The Repairman Always Rings Twice18. February 2013 by Joachim Goldberg
Wretched dishwasher: it stopped running just minutes before the end of the program, leaving the plates in a damp, cold mist. It is always a grim moment when one realises that a call to the repairman is unavoidable. While Siemens’ 24-hour hotline is a nice feature in cases like these, I couldn’t help but wonder what good it was when all it could offer was a repair appointment one week later. Not only would the repair bill probably surpass 200 euros, I thought to myself, I would also have to wash the plates by hand for the next seven days.
One week later the doorbell rang, promptly at 8am. What a sight for sore eyes: the Siemens guy was there. Perhaps this is why they make people wait for seven days – a cooling off period of sorts. On the day the machine breaks down, customers are frustrated and angry at the manufacturer. Of course, their reference point is a fully-functioning machine, so the breakdown thrusts them firmly into the domain of losses. One week later, though, the anger has subsided. The new reference point is no-dishwasher and the repair guy is there to lift them into the domain of gains.
He quickly opened up the machine and, through a downturned mouth, explained that there were blockages in the water evacuation system. I peered at the machine’s innards and also had to testify to the grim revelation of its transparent pipes: an accumulation of food waste, residues, and heaven-knows-what of the past few years. Just as I agreed with his diagnosis, he dropped the bomb: the repair would cost 320 euros! This was 50 percent more than I had reckoned and right on the threshold beyond which I would have had to consider the purchase of a new machine (I guess he knew that too). The shock certainly registered on my face. “That price,” he quickly added, “covers my call-out fee, parts, labour, VAT and guarantee”. His effort at soothing my obvious pain was remarkably effective. By encouraging me to segregate all of the advantages of his intervention into several separate mental accounts he was able to counterbalance the impact of the single large loss. This guy was not just a dab hand at appliance repair; he was also an expert in behavioural economics.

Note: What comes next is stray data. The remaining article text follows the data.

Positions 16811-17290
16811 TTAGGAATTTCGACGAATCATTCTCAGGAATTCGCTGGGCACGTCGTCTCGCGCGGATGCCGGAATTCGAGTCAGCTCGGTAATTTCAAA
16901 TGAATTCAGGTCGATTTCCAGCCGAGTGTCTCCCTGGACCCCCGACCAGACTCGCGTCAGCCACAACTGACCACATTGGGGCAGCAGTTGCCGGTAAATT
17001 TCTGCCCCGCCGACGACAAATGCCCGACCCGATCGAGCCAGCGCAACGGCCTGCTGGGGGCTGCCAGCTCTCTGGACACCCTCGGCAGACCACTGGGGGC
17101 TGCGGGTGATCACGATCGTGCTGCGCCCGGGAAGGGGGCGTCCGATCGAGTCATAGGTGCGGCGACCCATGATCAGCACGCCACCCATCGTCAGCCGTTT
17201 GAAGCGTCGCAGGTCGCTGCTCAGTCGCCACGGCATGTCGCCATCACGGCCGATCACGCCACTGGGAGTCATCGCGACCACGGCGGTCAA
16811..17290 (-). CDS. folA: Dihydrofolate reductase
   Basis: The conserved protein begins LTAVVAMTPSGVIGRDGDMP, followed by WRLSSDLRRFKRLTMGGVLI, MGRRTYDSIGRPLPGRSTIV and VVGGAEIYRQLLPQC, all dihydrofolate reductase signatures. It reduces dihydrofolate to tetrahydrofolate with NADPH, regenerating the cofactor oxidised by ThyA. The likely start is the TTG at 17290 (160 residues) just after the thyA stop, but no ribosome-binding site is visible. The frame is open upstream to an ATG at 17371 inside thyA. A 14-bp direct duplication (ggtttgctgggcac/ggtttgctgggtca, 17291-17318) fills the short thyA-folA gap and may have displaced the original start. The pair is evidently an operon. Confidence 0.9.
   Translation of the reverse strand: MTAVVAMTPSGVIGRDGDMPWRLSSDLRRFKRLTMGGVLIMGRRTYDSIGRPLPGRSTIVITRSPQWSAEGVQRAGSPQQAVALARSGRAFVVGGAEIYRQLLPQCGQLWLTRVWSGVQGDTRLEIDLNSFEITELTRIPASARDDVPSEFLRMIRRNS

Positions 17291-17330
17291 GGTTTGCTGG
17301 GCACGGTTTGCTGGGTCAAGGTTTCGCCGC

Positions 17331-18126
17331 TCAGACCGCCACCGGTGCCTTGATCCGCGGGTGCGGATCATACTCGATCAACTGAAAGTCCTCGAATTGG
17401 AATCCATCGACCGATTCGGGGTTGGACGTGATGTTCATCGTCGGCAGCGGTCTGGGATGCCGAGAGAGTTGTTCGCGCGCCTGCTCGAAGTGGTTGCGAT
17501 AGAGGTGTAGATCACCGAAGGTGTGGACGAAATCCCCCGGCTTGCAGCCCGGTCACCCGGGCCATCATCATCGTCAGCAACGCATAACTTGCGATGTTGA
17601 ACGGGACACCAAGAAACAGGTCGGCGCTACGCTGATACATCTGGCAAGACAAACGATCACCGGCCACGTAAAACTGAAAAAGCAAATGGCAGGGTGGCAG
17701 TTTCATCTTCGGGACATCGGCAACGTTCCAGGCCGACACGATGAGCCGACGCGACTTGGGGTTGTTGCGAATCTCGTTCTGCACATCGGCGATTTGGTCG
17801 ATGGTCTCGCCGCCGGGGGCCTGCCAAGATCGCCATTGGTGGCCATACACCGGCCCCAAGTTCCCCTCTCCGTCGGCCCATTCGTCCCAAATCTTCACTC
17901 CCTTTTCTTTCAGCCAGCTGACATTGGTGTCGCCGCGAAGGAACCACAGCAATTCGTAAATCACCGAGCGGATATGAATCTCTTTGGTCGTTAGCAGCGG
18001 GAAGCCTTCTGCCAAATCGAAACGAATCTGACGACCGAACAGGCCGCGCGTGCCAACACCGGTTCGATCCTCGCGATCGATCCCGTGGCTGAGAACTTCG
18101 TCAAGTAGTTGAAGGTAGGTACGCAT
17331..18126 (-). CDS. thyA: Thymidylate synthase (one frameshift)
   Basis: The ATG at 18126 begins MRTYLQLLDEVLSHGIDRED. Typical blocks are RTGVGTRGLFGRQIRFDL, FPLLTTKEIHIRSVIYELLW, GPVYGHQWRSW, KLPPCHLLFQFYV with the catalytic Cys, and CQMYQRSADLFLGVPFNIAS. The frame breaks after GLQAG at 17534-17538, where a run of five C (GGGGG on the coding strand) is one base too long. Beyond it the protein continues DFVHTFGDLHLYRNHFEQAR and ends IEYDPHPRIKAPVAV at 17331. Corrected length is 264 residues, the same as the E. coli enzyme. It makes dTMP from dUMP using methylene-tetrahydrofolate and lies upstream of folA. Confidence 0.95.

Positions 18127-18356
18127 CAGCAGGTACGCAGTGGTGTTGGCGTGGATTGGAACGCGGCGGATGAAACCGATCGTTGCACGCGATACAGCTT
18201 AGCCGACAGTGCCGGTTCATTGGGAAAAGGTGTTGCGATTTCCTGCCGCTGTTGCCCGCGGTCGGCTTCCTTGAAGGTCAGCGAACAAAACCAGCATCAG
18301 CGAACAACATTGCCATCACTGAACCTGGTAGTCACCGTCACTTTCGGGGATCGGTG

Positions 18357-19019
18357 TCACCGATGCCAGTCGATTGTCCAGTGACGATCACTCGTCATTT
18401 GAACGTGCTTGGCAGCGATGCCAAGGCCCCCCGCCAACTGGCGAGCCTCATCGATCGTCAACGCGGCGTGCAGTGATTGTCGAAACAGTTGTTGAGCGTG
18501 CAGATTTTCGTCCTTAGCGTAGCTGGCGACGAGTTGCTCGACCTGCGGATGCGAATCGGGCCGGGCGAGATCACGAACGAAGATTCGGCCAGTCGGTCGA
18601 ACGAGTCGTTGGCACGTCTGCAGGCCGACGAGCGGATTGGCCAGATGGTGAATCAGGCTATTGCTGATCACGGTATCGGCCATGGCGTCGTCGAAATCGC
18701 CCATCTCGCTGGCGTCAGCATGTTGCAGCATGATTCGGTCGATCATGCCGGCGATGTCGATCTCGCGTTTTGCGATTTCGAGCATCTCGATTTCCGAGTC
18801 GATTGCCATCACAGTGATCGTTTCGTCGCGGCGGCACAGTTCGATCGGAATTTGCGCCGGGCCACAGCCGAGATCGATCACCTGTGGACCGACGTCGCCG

In retrospect, I think he had me in the palm of his hands from the beginning on. I would probably never have chased him out of the house, the machine unrepaired, after I had already waited a week for him to get there. The wait, the unavoidable call-out fee, and the prospect of an additional search and wait for a new dishwasher, meant that I had already incurred significant sunk-costs by the time the doorbell rang. So I opted for the costly repair. Then the clever repairman sold me three overpriced machine-cleaning products (that apparently one can only get direct from Siemens) for the price of two. In fact the only one of his clever tricks I was able to dodge was the offer of repair insurance for all of my household appliances, Siemens or not, for just 16 euros per month. Incredible, he wanted to squeeze the next 320 euros out of me over the next 20 months without even showing up! I stopped him in his tracks, before I grew hooves and a tail and started braying. Next time, I swore, I will be better prepared when the repairman rings.